Jacques Tati is probably the greatest exponent of this style of film-making. His use of “anonymous” behaviour is fascinating. He often uses a character that is a “watcher of the action”. In Jour de Fete there is an artist and an old lady. In Les Vacances de M. Hulot many of the characters watch each other. And it interesting to read that in French art, there is a well known character called “le flâneur” – someone who spends his time drifting around people watching.

There is a great example of Tati’s vision from 30 seconds:

The exclusion of words has a long tradition, particularly in France where the use of words was banned in theatre unless specifically licenced. This resulted in the French traditions of mime and pantomime. such as the manifesto of French physical performer Étienne Decroux in which he suggested that words be banned from theatre completely for a few years so that actors could learn to use their bodies effectively.

My exclusion of words is not about artistic  resistance training! It is about accessing an unusual experience of interpreting what you are watching and a freedom to vocalise as an audience.

Am I being too fussy?! Or do you get a unique experience from watching non-verbal comedy?

Please let me know what you think!

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Slapstick Festival 2013 – Peter Lord and Nick Park in Conversation

A packed cinema in the Bristol Watershed was a perfect setting for this very modest evening with the two giants of British animation.

Peter Lord lead most of the evening in authoritative style, with regular contributions from the charmingly self-effacing Nick Park.

There was no intention of a lecture-style through-line to the evening, but throughout the entire 80 minutes, the connections and contrasts between animation and live slapstick were clearly drawn. It was fascinating to hear how many parallels their early experience of making slapstick animation had with my own first attempts at making live slapstick.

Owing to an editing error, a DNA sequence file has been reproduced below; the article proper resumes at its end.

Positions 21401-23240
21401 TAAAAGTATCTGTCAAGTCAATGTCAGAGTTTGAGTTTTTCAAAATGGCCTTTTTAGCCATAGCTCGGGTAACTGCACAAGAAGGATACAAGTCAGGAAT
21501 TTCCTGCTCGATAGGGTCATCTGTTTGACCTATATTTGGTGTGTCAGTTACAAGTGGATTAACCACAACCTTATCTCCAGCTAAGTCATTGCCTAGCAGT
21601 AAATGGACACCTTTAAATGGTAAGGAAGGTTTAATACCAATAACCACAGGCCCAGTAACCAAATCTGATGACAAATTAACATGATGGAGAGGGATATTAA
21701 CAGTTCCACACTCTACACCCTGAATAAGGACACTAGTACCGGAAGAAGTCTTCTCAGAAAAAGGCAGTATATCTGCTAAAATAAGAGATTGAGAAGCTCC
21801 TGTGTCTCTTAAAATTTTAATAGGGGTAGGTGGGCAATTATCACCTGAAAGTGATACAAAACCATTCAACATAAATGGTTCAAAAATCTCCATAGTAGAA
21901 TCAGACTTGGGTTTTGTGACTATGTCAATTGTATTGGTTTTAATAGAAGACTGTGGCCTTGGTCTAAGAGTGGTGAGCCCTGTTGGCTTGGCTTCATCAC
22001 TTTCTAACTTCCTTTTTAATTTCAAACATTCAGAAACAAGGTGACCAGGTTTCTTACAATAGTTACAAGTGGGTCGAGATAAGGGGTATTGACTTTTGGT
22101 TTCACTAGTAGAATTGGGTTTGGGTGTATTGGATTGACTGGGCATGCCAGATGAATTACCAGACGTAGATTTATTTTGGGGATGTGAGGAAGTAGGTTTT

Peter Lord made an early observation that “sustained visual comedy” was now usually only found in the world animation. (I felt strangely awkward knowing that I had just made a series of non-animated visual comedies. Am I completely out of touch?!)

Interestingly, Peter Lord also noted that his first big commercial success (Morph) emerged from ideas developed while making animation for Vision On – a programme for deaf children. He pointed out that almost everyone at Aardman starts by working with Morph.

A clip was shown which I hadn’t seen since the age of 9  – and the memories of watching TV while eating meatballs and chips came flooding back!

They also said that the other reason why they avoided dialogue in early work was simply due to the expense and complication. Especially the arduous task of lip-syncing.

In an salute to the validity of “borrowing”, three clips were shown using the famous “missing mirror” gag – Max Linder, The Marx Brothers and Morph – all using the same idea.

The conversation then turned to live visual performers. (I started getting ants in my pants.)